Tearing your shirt open, you drew my attention to three dogs in a knot. This served to show how something general can be recorded in unpedigreed notation. I pointed to a bench by a willow, from which we could see the gas tanks across the river, because I thought a bench was a simple possibility: one could sit on it.
"Philosophie dürfte man eigentlich nur dichten," said Wittgenstein. The German verb "dichten" means "to make a poem" (as Pound and Bunting noted, it also means "to condense"). One ought really to concentrate philosophy, to thicken it.
I think my distinction between "conceptual notation" (philosophy) and "emotional notation" (poetry) is very clearly exemplified by the difference between Wittgenstein and Waldrop. There is so much they do that is similar (not surprisingly, of course, since Waldrop used Wittgenstein as a model), and the difference is simply that Wittgenstein was noting concepts, while Waldrop is noting emotions. Writing them down.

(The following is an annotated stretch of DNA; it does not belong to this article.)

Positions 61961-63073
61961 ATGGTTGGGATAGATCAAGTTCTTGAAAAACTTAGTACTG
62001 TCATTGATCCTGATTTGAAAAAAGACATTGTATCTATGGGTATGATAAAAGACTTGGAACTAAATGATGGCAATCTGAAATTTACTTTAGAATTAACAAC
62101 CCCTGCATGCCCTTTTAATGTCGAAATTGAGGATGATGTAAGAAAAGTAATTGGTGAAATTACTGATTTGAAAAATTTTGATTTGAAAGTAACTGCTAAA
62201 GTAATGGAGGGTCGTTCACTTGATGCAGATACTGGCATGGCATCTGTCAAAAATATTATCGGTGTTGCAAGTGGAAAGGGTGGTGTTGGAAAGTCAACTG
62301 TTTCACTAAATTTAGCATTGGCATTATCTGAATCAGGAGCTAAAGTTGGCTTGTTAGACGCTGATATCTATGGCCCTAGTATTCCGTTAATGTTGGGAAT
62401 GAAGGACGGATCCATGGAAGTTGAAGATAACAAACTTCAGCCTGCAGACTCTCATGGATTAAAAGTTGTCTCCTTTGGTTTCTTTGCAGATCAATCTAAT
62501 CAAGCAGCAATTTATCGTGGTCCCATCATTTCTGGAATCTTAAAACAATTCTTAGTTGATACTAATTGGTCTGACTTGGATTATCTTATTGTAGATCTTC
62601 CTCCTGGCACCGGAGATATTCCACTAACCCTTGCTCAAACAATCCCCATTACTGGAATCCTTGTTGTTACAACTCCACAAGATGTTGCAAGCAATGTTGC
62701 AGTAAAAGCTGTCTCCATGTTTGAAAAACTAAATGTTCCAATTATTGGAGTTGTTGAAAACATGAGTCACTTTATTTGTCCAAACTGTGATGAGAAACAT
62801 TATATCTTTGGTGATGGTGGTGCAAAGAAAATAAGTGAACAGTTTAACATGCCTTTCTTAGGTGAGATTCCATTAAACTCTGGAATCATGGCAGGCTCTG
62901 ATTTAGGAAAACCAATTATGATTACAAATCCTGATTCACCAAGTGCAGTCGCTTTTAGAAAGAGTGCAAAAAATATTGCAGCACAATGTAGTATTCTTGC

"Philosophy ought really to be written only as a poetic composition," renders Peter Winch. Well, perhaps poetry ought really to be written only as a philosophical composition. But what is the verb? A verb like "dichten". See, that's the struggle. Because what was it ever to "make" a poem? Poiesis. To make as such.